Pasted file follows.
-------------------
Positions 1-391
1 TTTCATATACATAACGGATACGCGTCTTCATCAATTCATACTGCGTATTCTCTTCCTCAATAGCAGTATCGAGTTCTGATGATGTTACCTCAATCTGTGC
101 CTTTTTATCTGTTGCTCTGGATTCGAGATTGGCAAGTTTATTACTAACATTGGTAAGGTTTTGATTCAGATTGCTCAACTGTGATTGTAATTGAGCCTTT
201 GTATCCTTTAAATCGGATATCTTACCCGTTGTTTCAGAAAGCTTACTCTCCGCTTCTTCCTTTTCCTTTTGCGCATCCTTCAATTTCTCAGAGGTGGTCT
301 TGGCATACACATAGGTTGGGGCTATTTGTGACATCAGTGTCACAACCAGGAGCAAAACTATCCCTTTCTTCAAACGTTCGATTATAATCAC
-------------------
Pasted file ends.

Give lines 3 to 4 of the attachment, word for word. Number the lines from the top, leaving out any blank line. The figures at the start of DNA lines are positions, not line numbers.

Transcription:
101 CTTTTTATCTGTTGCTCTGGATTCGAGATTGGCAAGTTTATTACTAACATTGGTAAGGTTTTGATTCAGATTGCTCAACTGTGATTGTAATTGAGCCTTT
201 GTATCCTTTAAATCGGATATCTTACCCGTTGTTTCAGAAAGCTTACTCTCCGCTTCTTCCTTTTCCTTTTGCGCATCCTTCAATTTCTCAGAGGTGGTCT